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Students Demand Action — In the Media

Students Demand Action for Gun Sense in America is a national initiative, created by and for teens and young adults, to channel the energy and passion of high school and college-aged students into the fight against gun violence. Students Demand Action volunteers work within their schools and communities to educate their peers, register voters and demand common-sense solutions to this national crisis. Together with Everytown for Gun Safety and Moms Demand Action for Gun Sense in America, Students Demand Action volunteers are part of a network of nearly 5 million supporters across the nation committed to gun violence prevention.

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  • December 27, 2019
    “I’m a sophomore at The Ohio State University and founder and group leader of Students Demand Action on campus. Ohio is my new home, and I dedicate my free time to advocating for gun reform that makes Ohio safer for all. I am also from Florida – a state that is home to some of the deadliest and most controversial events of gun violence in the nation – and the first state to adopt a "stand your ground" law. In Florida, I live 10 miles away from Marjory Stoneman Douglas High School. I had childhood friends there, saw the uncensored videos in real-time of frightened students screaming in their classrooms as bullets ricocheted in their halls and of students escaping their classrooms, only to see and step over the dead bodies of their peers. I know firsthand how gun violence can shatter a community.”
  • December 22, 2019
    “As too many of us know, gun violence is not just contained to Jersey City. Nearly 500 people die from gun violence in an average year across the state. Shootings like the one in our community, at the Art All Night Trenton festival, or at the Newport Centre mall often make national headlines, but gun violence happening on a daily basis matters just as much. Until we are all safe from gun violence, there’s more work to do. That’s why I founded a Students Demand Action group here in Hudson County. Our group is made up of young people from a variety of different backgrounds, united by one common goal: ending gun violence. We join more than 300 other groups across the country to raise our voices and to send a clear message that we will no longer tolerate inaction. We refuse to sit by while our lawmakers in Washington D.C. play politics when they could be saving lives.”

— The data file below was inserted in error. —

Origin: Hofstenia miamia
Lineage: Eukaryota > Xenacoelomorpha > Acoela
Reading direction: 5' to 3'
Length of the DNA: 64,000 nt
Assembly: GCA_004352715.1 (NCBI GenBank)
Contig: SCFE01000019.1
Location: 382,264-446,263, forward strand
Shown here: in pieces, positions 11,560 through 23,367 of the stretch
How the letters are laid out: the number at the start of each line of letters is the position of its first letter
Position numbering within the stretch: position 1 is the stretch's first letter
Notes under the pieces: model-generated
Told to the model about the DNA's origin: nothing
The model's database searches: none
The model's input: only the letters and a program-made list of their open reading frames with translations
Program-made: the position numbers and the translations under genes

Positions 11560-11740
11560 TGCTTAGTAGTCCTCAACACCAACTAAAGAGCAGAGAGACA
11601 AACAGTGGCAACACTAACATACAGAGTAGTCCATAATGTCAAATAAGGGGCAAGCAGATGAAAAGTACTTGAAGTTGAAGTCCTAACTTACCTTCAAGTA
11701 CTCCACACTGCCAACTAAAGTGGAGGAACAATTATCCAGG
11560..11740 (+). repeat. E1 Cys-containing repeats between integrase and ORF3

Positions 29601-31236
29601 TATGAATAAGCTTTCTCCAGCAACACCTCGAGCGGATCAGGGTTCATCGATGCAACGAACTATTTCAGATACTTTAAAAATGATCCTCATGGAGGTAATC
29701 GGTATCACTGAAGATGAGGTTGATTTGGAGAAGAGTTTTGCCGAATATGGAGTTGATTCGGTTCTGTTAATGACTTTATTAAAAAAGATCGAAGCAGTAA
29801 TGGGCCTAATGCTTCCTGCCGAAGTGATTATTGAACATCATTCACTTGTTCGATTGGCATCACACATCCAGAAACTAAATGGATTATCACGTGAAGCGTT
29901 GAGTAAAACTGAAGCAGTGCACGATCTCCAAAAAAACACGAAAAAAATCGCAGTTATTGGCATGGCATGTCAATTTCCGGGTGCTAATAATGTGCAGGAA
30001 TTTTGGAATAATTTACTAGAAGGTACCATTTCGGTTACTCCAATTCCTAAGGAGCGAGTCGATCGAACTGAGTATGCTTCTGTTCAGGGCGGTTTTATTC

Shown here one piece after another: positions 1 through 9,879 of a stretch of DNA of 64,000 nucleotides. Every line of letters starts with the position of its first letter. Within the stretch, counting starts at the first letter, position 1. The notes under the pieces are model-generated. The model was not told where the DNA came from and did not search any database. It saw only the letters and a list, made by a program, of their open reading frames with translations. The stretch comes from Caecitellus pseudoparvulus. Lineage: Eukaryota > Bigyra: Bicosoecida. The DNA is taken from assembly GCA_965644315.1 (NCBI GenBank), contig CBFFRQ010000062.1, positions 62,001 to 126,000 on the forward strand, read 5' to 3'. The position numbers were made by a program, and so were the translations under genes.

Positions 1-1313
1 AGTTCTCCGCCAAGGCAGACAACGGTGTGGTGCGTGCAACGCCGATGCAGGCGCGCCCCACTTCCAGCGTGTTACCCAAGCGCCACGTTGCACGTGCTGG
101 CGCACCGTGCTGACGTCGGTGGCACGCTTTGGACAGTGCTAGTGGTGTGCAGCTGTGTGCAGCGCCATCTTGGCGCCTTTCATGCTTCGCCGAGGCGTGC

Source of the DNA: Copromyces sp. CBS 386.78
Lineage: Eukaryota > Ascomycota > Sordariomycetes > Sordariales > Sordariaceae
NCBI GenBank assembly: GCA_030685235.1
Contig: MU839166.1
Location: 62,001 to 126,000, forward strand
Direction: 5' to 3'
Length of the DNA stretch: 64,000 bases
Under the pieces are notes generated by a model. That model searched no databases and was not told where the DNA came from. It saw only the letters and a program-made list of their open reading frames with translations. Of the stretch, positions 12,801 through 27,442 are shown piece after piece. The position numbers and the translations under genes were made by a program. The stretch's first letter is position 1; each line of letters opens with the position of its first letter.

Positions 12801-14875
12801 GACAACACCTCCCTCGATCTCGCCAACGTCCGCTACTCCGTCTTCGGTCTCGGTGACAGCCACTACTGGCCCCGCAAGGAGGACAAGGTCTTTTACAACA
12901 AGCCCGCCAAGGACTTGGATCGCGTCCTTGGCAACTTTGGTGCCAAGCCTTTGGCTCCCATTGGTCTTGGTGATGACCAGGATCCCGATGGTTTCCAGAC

• December 19, 2019
    “‘Social media has revolutionized the ‘long-distance relationship,’” Ryan Pascal, 17, told Teen Vogue, explaining that she organizes with other activists via Instagram DMs and uses Snapchat for the most effective advertising. Ryan launched her school’s walkout in response to the Marjory Stone Douglas school shooting in Parkland, Florida, in 2018 by posting a graphic to Snapchat. She now serves on the Students Demand Action advisory board. Like Rayne, Ryan also faced backlash: After writing an op-ed on how arming teachers would disproportionately affect students of color, Ryan, who is black, said she was met with racial slurs. “It got so bad that I took a break from Twitter, took a few days off from school, and amped up my security on all of my social media accounts,’ she recalled.”
  • December 19, 2019
    “Juliana Carrasco, a national advisory board member for Students Demand Action, added that the social media giants "owe users more than this." “My generation doesn't just use Instagram to post selfies or share memes -- Instagram and other social media platforms have become an essential organizing tool for young activists," Carrasco said.”
  • December 14, 2019
    “Jai Patel, who leads the state chapter of Students Demand Action, said 60% of all guns recovered at New Jersey crime scenes come from states that do not require background checks.”
  • December 14, 2019
    “Ms. Zaker founded a chapter of Students Demand Action, a branch of Everytown for Gun Safety, at her school and enrolled in a mock state government program, Buckeye Girls State. She wants to run for Congress — at least until the presidency is an option — and the prospect ‘seems more tangible now,’ she said. ‘It seems like something I can actually achieve if I want to work for it.’”